retired person on a limited income that's a lot for a single half full
kitchen size garbage bag..
I have tried cancelling the pick up and hauling it a 1/4 mile to the
'transfer station' but the fee is vary arbitrary and generally ends up being
a about $3-4 for a 20 gal garbage can.
My solution?? Well I don't drive down the back roads and dump my garbage
like many do. I made a special arrangement with the rural garbage pick up
contractor to only pickup at my place once a month.. Same fee as for weekly,
$4.50/mo. I have to really struggle to cram 4 kitchen bags into a 20 gal
Wait for garbage cans to go on sale at Ace and buy a few more. I have
7 cans for 5 people. One each for aluminum, plastic, glass, and
newspaper, and 3 for garbage. I also have an area for cardboard. Maybe
once every 6 weeks I make a run to the transfer station. I sell the
recyclables and pay to dump the trash. It costs me a few bucks when
all is said and done. Soon I'm putting in a compost bin and I can
probably go for two months with out a dump run.
replying to Steve, Connie Meier wrote:
Give me a break on the limited and fixed income bullsh*t. Everybody who works on
salary or doesn't have the opportunity to work overtime is on a fixed income.
Plus retired people often have their mtg paid off and no kids to support, so
it's a bullsh*tvexcuse.
replying to Connie Meier, Bobby wrote:
Hey Connie babe. Read what he said. Nothing was mentioned about "fixed income"
but limited income. He may be getting by on a meager social security check
since this was posted 14 years ago. Who o you think you are to challenge a
On Fri 22 Sep 2017 03:44:03p, Connie Meier told us...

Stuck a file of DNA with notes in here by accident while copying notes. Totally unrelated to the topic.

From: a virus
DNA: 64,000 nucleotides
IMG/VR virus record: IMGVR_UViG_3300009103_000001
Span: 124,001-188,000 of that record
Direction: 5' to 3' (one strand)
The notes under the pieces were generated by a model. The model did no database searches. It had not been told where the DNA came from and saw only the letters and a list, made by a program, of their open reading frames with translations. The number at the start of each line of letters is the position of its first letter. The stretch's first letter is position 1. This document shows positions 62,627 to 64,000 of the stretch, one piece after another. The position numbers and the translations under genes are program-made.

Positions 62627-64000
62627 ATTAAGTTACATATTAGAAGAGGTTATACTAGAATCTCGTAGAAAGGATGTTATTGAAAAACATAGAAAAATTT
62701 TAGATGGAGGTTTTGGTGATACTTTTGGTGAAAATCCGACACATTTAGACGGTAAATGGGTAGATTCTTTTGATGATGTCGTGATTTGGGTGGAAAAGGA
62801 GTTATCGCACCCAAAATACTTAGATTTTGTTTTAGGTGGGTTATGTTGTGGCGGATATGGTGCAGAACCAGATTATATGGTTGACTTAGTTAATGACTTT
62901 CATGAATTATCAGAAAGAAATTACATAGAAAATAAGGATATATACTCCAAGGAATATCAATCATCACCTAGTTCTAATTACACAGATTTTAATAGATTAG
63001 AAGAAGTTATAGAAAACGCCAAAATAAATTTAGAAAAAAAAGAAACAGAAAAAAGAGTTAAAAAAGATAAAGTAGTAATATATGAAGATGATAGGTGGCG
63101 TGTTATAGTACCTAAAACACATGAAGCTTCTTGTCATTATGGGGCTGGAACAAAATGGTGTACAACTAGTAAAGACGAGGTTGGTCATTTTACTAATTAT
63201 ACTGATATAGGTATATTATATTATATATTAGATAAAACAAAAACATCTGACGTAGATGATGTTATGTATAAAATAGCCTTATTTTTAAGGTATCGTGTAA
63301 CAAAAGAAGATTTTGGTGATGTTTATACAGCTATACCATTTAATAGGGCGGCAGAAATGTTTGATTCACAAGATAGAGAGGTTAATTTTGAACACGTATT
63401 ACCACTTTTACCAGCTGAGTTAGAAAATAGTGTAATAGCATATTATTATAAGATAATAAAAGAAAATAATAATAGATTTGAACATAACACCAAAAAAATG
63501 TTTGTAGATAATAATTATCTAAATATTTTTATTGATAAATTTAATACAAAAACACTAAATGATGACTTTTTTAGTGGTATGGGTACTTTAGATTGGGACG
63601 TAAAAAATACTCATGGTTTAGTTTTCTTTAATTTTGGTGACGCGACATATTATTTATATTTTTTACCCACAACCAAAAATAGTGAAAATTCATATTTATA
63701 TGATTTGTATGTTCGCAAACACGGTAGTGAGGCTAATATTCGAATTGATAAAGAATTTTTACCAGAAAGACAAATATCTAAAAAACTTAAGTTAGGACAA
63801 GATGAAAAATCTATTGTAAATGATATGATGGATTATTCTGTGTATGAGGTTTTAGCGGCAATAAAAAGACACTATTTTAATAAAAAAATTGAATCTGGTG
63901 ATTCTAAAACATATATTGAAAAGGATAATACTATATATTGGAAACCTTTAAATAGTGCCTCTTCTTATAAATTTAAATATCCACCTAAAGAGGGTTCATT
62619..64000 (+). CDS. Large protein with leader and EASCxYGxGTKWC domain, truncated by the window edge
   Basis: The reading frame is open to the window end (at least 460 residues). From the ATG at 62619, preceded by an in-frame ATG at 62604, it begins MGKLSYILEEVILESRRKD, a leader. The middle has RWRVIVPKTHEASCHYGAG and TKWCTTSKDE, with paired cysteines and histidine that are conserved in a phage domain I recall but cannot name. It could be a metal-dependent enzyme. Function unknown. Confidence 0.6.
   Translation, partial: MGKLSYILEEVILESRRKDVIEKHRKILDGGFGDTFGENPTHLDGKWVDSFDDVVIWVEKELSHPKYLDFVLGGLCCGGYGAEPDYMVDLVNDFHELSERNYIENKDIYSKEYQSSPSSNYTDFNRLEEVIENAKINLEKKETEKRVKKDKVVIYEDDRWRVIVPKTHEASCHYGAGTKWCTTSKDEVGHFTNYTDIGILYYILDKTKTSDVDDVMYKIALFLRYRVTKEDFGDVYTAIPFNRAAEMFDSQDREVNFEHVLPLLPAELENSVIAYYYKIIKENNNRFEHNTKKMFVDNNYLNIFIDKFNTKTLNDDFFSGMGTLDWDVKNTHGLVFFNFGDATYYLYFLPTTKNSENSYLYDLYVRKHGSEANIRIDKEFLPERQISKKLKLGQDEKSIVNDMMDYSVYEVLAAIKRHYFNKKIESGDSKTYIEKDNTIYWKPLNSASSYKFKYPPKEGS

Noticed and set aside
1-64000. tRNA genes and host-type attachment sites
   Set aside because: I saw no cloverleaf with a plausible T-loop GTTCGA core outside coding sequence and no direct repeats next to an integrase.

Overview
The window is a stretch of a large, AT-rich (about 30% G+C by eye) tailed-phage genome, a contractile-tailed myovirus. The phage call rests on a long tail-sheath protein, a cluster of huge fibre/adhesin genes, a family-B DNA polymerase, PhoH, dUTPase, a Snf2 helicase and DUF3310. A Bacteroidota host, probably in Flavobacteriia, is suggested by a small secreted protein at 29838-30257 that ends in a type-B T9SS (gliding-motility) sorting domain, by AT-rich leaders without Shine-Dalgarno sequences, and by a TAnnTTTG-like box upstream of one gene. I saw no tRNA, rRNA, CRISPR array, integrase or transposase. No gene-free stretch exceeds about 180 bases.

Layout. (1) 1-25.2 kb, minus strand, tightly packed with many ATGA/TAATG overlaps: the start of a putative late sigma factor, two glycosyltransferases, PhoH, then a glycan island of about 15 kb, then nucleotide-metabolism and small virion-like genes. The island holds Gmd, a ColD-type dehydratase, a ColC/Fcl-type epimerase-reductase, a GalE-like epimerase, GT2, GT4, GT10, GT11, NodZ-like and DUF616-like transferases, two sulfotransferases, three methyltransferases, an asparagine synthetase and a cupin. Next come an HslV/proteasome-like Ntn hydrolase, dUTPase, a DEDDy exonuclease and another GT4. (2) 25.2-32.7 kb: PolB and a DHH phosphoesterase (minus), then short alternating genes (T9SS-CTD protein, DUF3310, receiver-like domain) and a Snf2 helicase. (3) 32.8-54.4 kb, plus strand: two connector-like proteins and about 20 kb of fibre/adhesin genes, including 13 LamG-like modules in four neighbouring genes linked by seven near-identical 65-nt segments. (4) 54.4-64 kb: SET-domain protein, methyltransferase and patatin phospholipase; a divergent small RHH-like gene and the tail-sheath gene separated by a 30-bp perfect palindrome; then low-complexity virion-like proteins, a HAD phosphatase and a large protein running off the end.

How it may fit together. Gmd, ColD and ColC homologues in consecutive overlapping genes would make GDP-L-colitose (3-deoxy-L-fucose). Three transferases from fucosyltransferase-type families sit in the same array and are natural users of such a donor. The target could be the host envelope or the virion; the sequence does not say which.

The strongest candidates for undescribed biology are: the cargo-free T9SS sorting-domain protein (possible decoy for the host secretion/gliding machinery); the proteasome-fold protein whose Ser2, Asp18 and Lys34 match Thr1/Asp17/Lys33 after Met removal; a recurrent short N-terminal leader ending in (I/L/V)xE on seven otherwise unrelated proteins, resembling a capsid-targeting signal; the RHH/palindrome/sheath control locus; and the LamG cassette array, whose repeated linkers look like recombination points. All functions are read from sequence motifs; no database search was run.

You sure as hell don't know everyone's circumstances. We are both
retired and living on fixed incomes. My SO's Social Security amount is
rather low, although he also receives a small pension. My Social
Security is higher, but I don't have a pension, and neither of us could
have afforded to contribute to our respective 401Ks. We rent, and
therefore do have a significant outgo of our joint monthly income.
Cost of living continually goes up while Social Security barely goes up
at all, if any. We manage to get by, but there's rarely enough for
When you're living under those circumstances maybe you won't consider
~~ If there's a nit to pick, some nitwit will pick it. ~~
Not a typo , he refers to his "SO" as "he" in a couple of other
groups I read . As far as fixed income , the wife works p/t at Walmart
and I draw SS . We ain't rich , but we're not broke either . Actually we
live a better lifestyle than our income would indicate - because we
aren't in debt like many/most . Only debt is one mortgage on a house in
Memphis . And the (under construction) house we live in up here in The
Ozarks is all paid for as we build , no mortgage here . It helps that we
don't have to have all the latest-greatest-best-flashiest things , we
drive older cars - the newest vehicle we own is the wife's 2009 Harley ...